Green Olives and Grapes
Words by James Edmonds
Photographs by Thomas Murray and James Edmonds
Daytona Rolex 24, 2014. It’s all about managing your expectations. I learned this the hard way as a little kid: My dad could barely contain his tearful merriment as he saw a moment straight out of “America’s Funniest Home Videos” (or in this case “England’s”) unfolding with that aircraft meal as we headed for Sicily. The grape that I had on my plate and was saving until last with eager anticipation turned my face to horror and his to tears of laughter when I realized what he’d known all along – that it was not a grape after all, but a green olive! I might have liked olives – it‘s just that I was expecting something completely different – and I wouldn’t eat another one for more than 15 years!
|The author with John Hindaugh
It was a thrill and a pleasure to come down for breakfast to find John Hindaugh and Eve Hewitt from Radio Le Mans sitting there next to us. After a quick hello, we struck up a conversation which we had to reluctantly break away from as noon approached…we could have talked all day about the new series, Formula E, Le Mans, new hybrid technology, McNish’s retirement, you name it. I have to make it a point to do an interview with him at some point soon! (I followed up these prophetic words and had a terrific chat with John at Sebring. See separate article)
As it turned out, the sun shone brightly and I was greeted by the same friends, the same teams – as well as some new ones – the same crowds and the same close racing. The paddock and garages still turn me off but it didn’t seem as bad as I remembered.
By contrast, the people I spoke to at the other end of the grid in the new GTD class (a lesson in sports racing acronyms is a plus here) seemed quite chuffed. One team’s lead engineer said, “I couldn’t be happier. I think it’s fantastic. All the same guys from IMSA are here and willing to help. That wasn’t always the case with Grand-Am. Something that the public doesn’t see or hear about is the new communications system that we are all tapped into. It’s made a huge difference. Either you’re on board or you don’t care about sports car racing in the States. It’s just like the ALMS but with NASCAR money. The performance questions will get worked out.”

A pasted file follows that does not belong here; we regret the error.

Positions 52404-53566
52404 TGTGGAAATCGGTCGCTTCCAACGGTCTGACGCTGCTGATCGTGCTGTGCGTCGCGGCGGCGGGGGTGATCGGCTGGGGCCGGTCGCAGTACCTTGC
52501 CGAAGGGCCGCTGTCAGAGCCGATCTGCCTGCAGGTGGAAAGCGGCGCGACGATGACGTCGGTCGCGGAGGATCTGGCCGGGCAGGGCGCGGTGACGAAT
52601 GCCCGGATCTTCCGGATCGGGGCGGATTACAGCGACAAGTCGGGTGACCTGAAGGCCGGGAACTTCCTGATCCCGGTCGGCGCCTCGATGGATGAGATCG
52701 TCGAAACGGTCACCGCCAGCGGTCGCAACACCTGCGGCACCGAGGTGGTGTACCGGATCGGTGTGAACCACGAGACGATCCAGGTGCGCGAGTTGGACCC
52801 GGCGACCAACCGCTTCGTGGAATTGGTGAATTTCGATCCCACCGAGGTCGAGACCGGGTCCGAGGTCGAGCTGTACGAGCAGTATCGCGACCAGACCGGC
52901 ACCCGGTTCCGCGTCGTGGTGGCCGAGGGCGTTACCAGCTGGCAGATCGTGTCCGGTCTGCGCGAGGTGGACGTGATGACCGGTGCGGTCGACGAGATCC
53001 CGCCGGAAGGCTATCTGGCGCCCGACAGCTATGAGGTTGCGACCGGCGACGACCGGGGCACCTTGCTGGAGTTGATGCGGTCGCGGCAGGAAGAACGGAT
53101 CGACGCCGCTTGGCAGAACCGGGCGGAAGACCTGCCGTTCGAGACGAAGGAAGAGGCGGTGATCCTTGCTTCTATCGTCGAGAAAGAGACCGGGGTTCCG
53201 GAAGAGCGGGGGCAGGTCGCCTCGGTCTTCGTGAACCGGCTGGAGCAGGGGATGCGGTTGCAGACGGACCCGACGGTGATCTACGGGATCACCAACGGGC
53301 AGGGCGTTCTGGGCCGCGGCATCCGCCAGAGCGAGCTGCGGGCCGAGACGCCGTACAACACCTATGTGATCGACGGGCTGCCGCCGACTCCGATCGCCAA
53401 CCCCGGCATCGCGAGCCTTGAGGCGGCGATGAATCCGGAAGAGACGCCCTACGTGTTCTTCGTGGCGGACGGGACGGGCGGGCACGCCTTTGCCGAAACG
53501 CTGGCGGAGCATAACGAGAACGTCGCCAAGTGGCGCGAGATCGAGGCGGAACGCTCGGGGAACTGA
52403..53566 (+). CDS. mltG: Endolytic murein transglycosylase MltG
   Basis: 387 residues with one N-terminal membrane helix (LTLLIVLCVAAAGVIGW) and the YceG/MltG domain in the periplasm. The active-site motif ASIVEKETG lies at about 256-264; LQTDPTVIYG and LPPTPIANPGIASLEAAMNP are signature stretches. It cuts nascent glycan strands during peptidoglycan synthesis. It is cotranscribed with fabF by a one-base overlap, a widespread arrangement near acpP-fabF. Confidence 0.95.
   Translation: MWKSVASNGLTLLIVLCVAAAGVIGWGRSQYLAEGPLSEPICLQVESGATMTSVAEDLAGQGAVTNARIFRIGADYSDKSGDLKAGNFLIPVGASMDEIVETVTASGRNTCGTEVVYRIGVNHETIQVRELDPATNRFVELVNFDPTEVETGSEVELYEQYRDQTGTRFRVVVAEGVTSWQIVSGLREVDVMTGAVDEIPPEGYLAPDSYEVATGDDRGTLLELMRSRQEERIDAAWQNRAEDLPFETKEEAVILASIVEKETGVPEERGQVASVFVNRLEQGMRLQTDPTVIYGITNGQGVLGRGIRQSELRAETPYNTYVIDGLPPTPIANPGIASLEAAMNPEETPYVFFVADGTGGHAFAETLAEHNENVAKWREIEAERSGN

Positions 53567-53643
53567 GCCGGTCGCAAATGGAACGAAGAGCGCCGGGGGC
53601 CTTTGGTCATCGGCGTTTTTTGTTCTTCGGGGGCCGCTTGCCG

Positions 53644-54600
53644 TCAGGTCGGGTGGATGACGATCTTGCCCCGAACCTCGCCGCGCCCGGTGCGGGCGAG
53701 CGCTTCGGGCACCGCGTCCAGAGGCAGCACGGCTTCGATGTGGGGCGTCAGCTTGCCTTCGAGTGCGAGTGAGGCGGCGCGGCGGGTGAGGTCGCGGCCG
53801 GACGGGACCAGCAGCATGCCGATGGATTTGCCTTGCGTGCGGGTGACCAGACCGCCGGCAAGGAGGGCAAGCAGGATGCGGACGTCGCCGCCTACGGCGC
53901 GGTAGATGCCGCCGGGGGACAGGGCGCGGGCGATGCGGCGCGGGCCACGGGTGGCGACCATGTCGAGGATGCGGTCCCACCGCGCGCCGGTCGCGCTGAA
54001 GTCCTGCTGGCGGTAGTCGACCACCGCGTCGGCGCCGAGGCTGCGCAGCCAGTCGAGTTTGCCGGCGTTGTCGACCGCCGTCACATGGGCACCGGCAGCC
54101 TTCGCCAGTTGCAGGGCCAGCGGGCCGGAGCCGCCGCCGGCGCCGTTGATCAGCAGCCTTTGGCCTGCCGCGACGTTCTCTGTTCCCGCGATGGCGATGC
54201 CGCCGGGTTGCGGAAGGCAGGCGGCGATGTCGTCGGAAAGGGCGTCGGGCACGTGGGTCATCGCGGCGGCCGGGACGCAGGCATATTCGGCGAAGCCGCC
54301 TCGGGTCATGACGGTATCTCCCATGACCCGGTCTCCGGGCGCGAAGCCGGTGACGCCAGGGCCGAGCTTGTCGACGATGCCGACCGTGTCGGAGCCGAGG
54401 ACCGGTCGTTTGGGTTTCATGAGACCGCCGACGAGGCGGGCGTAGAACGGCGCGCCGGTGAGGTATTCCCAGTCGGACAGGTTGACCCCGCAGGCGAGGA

“We reverted back to Porsche and ran with the prototype for a while in ’05. But there are many teams that run Porsches and they run them through the motor sports division. Astons never had a foothold in this country for racing. Maybe a wealthy guy would buy a car and race it, but then fade away. Here we need someone to help get the (GT4) Challenge series going, really get the dealers behind it, gets the fans and the owners behind it, but they don’t have anyone to rally around so they’re looking for information. When the opportunity came about to being that team, I said, ‘Okay. I like it. I know the brand’s cool, let’s do a little deeper dive.’ Well we found out that AMR builds a helluva package.” He hums and with raised eyebrows carries on, “Nothing is cheap and the brand is so small, but we still made the choice of saying, ‘You know what? Let’s do this!’ because with the merger of the series we are truly at a magical time for sports car racing.” Having raced in many disciplines in this country, he is well poised to speak knowledgeably on the subject and carries on as if the world is about to end. “All other forms of motor sports are wounded in some way – some mortally – I don’t know if Indy car will ever recover and all the NASCAR series are struggling to make ends meet. We’ve had double digit growth in our series for five straight years. The merger has a strong management team, a fantastic schedule, great TV package.
Our brand with TRG has persevered through thick and thin, we’re strong and – oh yeah! – We’ve got the Aston partnership. You can see that we’ve got the busiest garage (The place did remain packed, and the lovely ladies on hand I’m sure had nothing to do with it! JE). We’re a very humble team, we earned all this ourselves. Our roots are hardcore, no chest puffing, no nothin’!”